I entered college undecided and if you asked me what my one role is today, I would answer in a way that might still sound a bit... undecided. This is normal! However, I did not know this and felt hopelessly confused and indecisive until I stumbled upon the book, The Renaissance Soul: Life Design for People with Too Many Passions to Pick Just One by Margaret Lobenstine.
I had found my tribe! And we are in good company, with many notable figures, scientists, and entrepreneurs running billion-dollar companies having varied interests and career backgrounds.
But here's what I learned in life: All people--even those that have chosen a single life-long career to focus on--are multi-faceted and multi-passionate. It is unreasonable to expect anyone, especially a teen who has not even experienced all the world has to offer, to know for sure the one thing they would want to do for the better part of the rest of their lives. Herein lies the conundrum:
We accumulate varied careers and interests but we want the people we trust to work for us to be clear and committed to their chosen role and expertise.
Silly? Perhaps, but such is the contradictory nature of human psychology & society. *long sigh* Therefore, we must learn how to package ourselves in a way that clearly and powerfully conveys what we have done, what we do, and why we do it.
To package your experience and offering in a way that translates to potential clients or employers, you should perform this exercise of answering the following questions and compiling the responses in a cohesive manner (as outlined below):
1. Focus Area/Intro: What do you want to focus on or highlight as your main role or offering?
This does not have to be limited to one function (e.g., selling cakes, preparing taxes) but you should try to narrow down your focus to the space you want to enter next (e.g. event planning & catering, professional services & consulting, etc.). If you are seeking a career change, state the career/role you plan to move into next. List your functional title, along with any other relevant titles/roles you hold.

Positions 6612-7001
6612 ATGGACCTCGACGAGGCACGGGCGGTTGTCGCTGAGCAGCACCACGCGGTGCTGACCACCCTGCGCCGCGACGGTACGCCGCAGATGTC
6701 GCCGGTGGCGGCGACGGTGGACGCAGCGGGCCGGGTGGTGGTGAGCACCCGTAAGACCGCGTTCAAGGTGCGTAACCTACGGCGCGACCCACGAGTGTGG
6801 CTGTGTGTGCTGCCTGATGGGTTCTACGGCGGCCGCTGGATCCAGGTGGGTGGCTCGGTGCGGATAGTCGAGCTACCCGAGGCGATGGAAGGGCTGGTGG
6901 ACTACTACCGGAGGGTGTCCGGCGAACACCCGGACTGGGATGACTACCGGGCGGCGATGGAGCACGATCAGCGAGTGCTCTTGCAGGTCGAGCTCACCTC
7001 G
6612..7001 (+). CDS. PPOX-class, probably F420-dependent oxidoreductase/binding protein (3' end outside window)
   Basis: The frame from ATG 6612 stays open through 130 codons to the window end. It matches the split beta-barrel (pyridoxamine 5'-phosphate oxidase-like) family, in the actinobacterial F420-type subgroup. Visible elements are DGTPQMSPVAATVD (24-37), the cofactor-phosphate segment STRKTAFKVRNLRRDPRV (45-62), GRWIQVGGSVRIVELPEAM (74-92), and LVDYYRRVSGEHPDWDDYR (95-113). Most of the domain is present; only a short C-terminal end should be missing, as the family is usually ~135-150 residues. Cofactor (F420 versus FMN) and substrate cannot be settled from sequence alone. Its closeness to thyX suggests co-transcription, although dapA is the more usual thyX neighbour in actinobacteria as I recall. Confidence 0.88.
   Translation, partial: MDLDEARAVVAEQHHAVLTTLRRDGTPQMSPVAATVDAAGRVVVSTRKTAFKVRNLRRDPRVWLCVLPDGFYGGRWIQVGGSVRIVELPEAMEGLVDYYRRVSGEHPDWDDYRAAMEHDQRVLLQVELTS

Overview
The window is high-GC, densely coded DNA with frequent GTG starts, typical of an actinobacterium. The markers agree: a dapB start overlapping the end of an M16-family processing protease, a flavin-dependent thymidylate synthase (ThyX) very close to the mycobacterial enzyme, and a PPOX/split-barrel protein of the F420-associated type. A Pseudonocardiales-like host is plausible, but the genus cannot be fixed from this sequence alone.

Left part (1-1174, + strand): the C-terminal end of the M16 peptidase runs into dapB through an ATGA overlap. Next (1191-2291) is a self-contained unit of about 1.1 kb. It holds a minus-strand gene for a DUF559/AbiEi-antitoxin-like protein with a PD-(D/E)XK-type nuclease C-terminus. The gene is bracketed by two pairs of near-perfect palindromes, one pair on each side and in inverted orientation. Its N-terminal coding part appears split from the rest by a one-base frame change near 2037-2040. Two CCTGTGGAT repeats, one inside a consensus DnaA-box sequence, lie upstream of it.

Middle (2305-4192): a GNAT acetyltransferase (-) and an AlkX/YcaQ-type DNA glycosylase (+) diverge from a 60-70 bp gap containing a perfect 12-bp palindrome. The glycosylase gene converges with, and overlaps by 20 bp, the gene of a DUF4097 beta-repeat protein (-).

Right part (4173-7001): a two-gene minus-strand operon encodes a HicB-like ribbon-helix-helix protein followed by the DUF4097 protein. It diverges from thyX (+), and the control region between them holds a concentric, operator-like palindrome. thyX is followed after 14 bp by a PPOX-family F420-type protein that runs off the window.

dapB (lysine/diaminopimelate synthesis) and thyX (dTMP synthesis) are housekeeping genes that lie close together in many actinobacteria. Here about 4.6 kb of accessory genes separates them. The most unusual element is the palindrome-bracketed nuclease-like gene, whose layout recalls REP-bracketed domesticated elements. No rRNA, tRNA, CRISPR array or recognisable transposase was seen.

The answer to this question will allow you to craft your introduction statement: I am [or First Name & Last Name is] a [insert roles/titles].
2. Experience: What are all of your interests and roles held?
Your career or entrepreneurship story is going to have to cover your background. What are the roles, hobbies, or other interests that you have held? Make a list. This list will serve as pre-work for question 5. For us multi-passionate folks, the list will long and random but do not let that scare or deter you. We will package what we need to write your story. Once you have your list, move on to the next question.
3. Opportunity: What problems or gaps have you noticed in your focus area?
There may be issues that immediately come to mind. Other things to take notice of are:
who is not in the field (e.g. women, people of color, poor, etc.)
what seems homogeneous, monotonous, or boring
how the field is not reflective of how you see the world
Note which problems/gaps are most pressing for you and where you hope to make an impact. This will inform your opportunity statement in a way that showcases your unique perspective.
4. Transformation: Where did you start and where are you now?
The art of storytelling has taught us that people love a hero’s journey because overcoming adversity and triumphing over setbacks is central to the human experience. People are interested in what you do but also how you came to do it. What did you have to triumph over? What were your pain points? What is your testimonial? Think evidence (in the form of work-related or lived experiences) that you have that makes you think you will succeed in this focus area.
Some examples are:
Growing up with minimal resources, meant I often lacked new and stylish clothing and wore cheap, improperly fitting items. This negatively impacted my confidence and thus, my ability to perform my best in school and at work. Now, I bring my accumulated fashion knowledge and consulting expertise to style my clients in looks that reflect their power and personality at any budget.
I suffered traumatic experiences in silence before learning how to harness the power of storytelling to combat shame and inspire others.
I applied the principles of investing that I learned and went from $20K in credit card debt to a multimillionaire.
If you do not have a personal story of transformation (or even if you do), consider including how you transform your clients' lives or the organizations in which you have worked.
This answer to this question will be your transformation statement/story. It will serve the purpose of showcasing your passion, resilience, and personal experience, all of which convey why you are the perfect person to solve the problem you identified.
5. Competitive Advantage: What are the connections and transferrable skills?
I often say “nothing is wasted” because it is so true! This philosophy encourages us reflect on the useful skills, lessons, and abilities we have developed in every role, hobby, and lived experience. This is your value-add, your unique lens, and your competitive advantage. For each role and interest you highlighted in the beginning, you will write one or more skills or perspectives that you’ve developed as a result of serving in that role. Highlight the ones that would be helpful in your new role.